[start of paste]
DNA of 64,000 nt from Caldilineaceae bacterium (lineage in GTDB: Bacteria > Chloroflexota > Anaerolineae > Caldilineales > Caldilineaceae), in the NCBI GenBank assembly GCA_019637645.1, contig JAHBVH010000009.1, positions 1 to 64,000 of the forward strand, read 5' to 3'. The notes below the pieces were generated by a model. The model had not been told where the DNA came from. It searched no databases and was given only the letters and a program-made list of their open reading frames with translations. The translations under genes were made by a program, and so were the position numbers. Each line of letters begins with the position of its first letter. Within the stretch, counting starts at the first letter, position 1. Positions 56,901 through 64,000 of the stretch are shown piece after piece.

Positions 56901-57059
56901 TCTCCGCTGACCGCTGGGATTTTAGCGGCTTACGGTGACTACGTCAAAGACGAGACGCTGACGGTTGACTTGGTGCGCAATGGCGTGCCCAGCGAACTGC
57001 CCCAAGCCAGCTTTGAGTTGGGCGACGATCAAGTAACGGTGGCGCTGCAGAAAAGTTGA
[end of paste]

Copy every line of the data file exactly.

DNA of 64,000 nt from Caldilineaceae bacterium (lineage in GTDB: Bacteria > Chloroflexota > Anaerolineae > Caldilineales > Caldilineaceae), in the NCBI GenBank assembly GCA_019637645.1, contig JAHBVH010000009.1, positions 1 to 64,000 of the forward strand, read 5' to 3'. The notes below the pieces were generated by a model. The model had not been told where the DNA came from. It searched no databases and was given only the letters and a program-made list of their open reading frames with translations. The translations under genes were made by a program, and so were the position numbers. Each line of letters begins with the position of its first letter. Within the stretch, counting starts at the first letter, position 1. Positions 56,901 through 64,000 of the stretch are shown piece after piece.

Positions 56901-57059
56901 TCTCCGCTGACCGCTGGGATTTTAGCGGCTTACGGTGACTACGTCAAAGACGAGACGCTGACGGTTGACTTGGTGCGCAATGGCGTGCCCAGCGAACTGC
57001 CCCAAGCCAGCTTTGAGTTGGGCGACGATCAAGTAACGGTGGCGCTGCAGAAAAGTTGA